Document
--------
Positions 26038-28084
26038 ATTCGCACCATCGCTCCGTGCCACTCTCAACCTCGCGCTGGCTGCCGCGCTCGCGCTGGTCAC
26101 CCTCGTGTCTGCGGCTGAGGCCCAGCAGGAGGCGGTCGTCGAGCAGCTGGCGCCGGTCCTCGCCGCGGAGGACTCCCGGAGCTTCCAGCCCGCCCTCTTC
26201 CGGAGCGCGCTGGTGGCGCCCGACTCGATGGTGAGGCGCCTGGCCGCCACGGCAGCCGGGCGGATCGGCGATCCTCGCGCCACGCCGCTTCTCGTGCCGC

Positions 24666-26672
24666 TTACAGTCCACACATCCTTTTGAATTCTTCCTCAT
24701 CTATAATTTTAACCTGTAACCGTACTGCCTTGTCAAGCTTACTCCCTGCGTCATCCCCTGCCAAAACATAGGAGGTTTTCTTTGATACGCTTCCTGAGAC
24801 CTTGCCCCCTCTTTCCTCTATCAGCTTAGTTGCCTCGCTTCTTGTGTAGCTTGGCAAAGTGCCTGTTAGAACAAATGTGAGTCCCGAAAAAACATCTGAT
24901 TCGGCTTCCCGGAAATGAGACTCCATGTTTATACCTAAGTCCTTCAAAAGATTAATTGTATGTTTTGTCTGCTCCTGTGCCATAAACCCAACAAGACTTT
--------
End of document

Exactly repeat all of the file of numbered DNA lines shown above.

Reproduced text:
Positions 26038-28084
26038 ATTCGCACCATCGCTCCGTGCCACTCTCAACCTCGCGCTGGCTGCCGCGCTCGCGCTGGTCAC
26101 CCTCGTGTCTGCGGCTGAGGCCCAGCAGGAGGCGGTCGTCGAGCAGCTGGCGCCGGTCCTCGCCGCGGAGGACTCCCGGAGCTTCCAGCCCGCCCTCTTC
26201 CGGAGCGCGCTGGTGGCGCCCGACTCGATGGTGAGGCGCCTGGCCGCCACGGCAGCCGGGCGGATCGGCGATCCTCGCGCCACGCCGCTTCTCGTGCCGC

Positions 24666-26672
24666 TTACAGTCCACACATCCTTTTGAATTCTTCCTCAT
24701 CTATAATTTTAACCTGTAACCGTACTGCCTTGTCAAGCTTACTCCCTGCGTCATCCCCTGCCAAAACATAGGAGGTTTTCTTTGATACGCTTCCTGAGAC
24801 CTTGCCCCCTCTTTCCTCTATCAGCTTAGTTGCCTCGCTTCTTGTGTAGCTTGGCAAAGTGCCTGTTAGAACAAATGTGAGTCCCGAAAAAACATCTGAT
24901 TCGGCTTCCCGGAAATGAGACTCCATGTTTATACCTAAGTCCTTCAAAAGATTAATTGTATGTTTTGTCTGCTCCTGTGCCATAAACCCAACAAGACTTT